Lebanese parliament convenes on budget amid tight security

ANDREA ROSA
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Lebanon Budget

A retired Lebanese retired soldier, in yellow vest, protests in front of riot police who blocked a road leading to the parliament building where lawmakers and ministers are discussing the draft 2019 state budget, in Beirut, Lebanon, Tuesday, July 16, 2019. The lawmakers have begun discussing the budget amid tight security and limited protests against proposed austerity measures. The proposed budget aims to avert a financial crisis by raising taxes and cutting public spending in an effort to reduce a ballooning deficit. (AP Photo/Hussein Malla)

BEIRUT (AP) — Under tight security, Lebanese lawmakers on Tuesday began discussing the draft 2019 state budget that aims to avert a financial crisis in the heavily indebted country by raising taxes and cutting public spending.

The discussions were being held amid limited protests against proposed austerity measures.

The proposed budget aims to reduce the projected deficit to 7.6% of the gross domestic product, from 11.5% last year. The corruption-plagued country's public debt is 150% of the GDP, among the largest in the world, and there have been serious concerns about an economic crash.

The budget was approved by the government in late May and is expected to pass in parliament later this week. However, critics say the proposed measures fail to introduce serious structural reforms needed to rescue the flagging economy. Civil servants have been protesting for weeks, fearing the measures to be adopted would lead to wage cuts for state employees.

Roads leading to the parliament building in downtown Beirut were closed with roadblocks and checkpoints as the 128-member parliament convened Tuesday. Outside, a group of retired officers rallied against measures they fear would affect their end of service benefits.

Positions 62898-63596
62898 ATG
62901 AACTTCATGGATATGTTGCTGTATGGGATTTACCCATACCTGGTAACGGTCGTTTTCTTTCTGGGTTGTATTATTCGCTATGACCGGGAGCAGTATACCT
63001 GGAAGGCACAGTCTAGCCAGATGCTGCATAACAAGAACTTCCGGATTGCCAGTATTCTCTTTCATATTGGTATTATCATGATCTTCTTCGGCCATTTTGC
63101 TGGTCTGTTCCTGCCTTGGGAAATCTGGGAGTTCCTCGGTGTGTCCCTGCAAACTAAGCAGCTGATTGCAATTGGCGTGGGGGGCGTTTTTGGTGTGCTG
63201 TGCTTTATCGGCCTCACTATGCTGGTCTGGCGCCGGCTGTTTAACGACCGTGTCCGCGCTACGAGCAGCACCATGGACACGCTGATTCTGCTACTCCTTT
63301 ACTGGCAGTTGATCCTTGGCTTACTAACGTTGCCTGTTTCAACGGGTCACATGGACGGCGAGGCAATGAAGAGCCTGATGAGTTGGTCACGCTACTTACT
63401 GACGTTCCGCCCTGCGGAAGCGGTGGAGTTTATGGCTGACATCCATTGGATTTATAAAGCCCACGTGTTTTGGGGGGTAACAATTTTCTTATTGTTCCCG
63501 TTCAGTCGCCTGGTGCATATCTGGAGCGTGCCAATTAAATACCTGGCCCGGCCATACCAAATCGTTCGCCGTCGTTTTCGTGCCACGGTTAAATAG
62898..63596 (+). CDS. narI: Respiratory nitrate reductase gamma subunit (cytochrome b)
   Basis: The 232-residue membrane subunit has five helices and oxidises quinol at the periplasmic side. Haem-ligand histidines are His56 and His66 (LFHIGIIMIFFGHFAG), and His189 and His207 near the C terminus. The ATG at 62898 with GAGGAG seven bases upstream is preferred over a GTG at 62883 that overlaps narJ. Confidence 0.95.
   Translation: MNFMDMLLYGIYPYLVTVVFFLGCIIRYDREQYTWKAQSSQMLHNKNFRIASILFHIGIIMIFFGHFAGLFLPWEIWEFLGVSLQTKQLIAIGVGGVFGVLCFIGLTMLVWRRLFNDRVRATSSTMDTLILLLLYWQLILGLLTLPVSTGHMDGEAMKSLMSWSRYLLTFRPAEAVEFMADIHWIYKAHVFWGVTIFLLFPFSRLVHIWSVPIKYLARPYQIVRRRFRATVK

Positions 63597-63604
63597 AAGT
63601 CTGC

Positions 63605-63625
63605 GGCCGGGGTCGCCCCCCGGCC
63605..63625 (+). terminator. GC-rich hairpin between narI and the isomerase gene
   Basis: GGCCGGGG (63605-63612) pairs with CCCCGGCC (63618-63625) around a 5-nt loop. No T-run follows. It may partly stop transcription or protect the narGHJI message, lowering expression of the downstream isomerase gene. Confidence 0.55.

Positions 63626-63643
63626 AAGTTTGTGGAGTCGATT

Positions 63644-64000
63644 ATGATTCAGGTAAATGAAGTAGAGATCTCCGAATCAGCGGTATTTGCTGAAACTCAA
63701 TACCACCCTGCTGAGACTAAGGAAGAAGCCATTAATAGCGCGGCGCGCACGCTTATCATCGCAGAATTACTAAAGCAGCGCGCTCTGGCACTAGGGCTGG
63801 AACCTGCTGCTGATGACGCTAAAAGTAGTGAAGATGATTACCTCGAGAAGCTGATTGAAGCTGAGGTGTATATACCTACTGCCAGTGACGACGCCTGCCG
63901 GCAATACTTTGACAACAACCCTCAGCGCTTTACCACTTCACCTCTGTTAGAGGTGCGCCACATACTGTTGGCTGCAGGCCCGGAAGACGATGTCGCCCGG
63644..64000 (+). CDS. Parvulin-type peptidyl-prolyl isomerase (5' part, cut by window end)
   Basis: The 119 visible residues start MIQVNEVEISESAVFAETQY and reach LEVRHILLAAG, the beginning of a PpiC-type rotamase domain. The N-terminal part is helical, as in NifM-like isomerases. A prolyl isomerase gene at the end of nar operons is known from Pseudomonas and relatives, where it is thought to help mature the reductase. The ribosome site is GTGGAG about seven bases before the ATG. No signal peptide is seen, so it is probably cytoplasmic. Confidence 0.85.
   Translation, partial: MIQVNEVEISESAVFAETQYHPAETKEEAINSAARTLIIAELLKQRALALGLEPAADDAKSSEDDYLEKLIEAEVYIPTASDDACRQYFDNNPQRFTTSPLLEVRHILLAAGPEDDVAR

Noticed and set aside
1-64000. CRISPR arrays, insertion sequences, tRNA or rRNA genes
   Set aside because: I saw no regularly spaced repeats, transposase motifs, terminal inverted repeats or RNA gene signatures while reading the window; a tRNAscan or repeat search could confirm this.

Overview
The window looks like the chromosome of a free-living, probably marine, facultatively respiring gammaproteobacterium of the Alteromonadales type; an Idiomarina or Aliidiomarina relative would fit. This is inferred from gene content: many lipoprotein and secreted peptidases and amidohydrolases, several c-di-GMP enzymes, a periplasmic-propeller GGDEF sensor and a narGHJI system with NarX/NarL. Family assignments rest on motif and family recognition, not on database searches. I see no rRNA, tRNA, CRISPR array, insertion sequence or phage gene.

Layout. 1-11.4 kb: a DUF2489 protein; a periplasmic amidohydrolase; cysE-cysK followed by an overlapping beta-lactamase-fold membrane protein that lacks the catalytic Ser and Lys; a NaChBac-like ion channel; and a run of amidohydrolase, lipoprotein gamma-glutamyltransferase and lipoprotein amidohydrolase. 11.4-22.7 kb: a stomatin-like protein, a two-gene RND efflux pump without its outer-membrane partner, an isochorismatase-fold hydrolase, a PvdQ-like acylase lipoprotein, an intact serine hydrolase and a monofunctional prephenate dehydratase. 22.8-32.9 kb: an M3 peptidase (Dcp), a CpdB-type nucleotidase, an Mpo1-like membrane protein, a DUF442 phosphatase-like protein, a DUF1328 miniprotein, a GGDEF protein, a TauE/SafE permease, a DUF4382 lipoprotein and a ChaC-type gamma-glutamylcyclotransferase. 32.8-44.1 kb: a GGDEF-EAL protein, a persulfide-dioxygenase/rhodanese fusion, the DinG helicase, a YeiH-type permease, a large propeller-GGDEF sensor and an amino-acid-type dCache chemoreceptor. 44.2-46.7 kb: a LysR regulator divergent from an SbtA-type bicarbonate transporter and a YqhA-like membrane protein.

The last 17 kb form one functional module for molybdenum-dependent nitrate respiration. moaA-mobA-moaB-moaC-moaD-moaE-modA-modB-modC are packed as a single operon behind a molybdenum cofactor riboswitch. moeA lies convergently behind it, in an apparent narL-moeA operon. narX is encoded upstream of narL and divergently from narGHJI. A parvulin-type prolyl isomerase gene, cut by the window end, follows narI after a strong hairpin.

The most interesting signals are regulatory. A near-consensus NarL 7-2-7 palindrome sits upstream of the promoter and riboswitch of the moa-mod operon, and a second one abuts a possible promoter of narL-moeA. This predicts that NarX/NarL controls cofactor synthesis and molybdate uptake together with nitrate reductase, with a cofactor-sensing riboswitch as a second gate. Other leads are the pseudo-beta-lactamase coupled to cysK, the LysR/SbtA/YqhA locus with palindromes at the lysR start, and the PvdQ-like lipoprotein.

"They are badly managing our budget, our money. That's why we have this recession in our economy ... it is because of their management," said retired general, Ali Omar, 60, referring to the country's politicians.

Lebanon is struggling not just with soaring debt, but rising unemployment and slow growth. The $85 billion debt and unemployment believed to be around 36% are compounding concerns that the country will finally cave in economically. Lebanon is also host to hundreds of thousands of Syrian refugees who fled their country's war, putting a further strain on finances.

Earlier this year, the ratings agency Moody's downgraded Lebanon's credit rating and outlook to negative, reflecting concerns that the country could default on its debts.

An International Monetary Fund mission that was in Lebanon earlier this month to report on the financial and monetary situation in the country said the government has an opportunity to implement fundamental reforms to rebalance Lebanon's economy. However it called for fundamental structural reforms in order to turn the tide.

Later on Tuesday, hundreds of Palestinians held a protest in Beirut against the Labor Ministry's crackdown on foreign labor, targeting anyone found working without a permit.

The campaign targets mainly Syrian laborers amid an outcry by Lebanese about what they say is unfair competition, but the move has angered Palestinian refugees in Lebanon who have lived in Lebanon for decades, unable to return to their homes, amid concerns they would also be targeted.

After decades in Lebanon, the Palestinians' numbers have dwindled to about 175,000, living in squalid camps with no access to public services, limited employment opportunities and no rights to ownership or protections.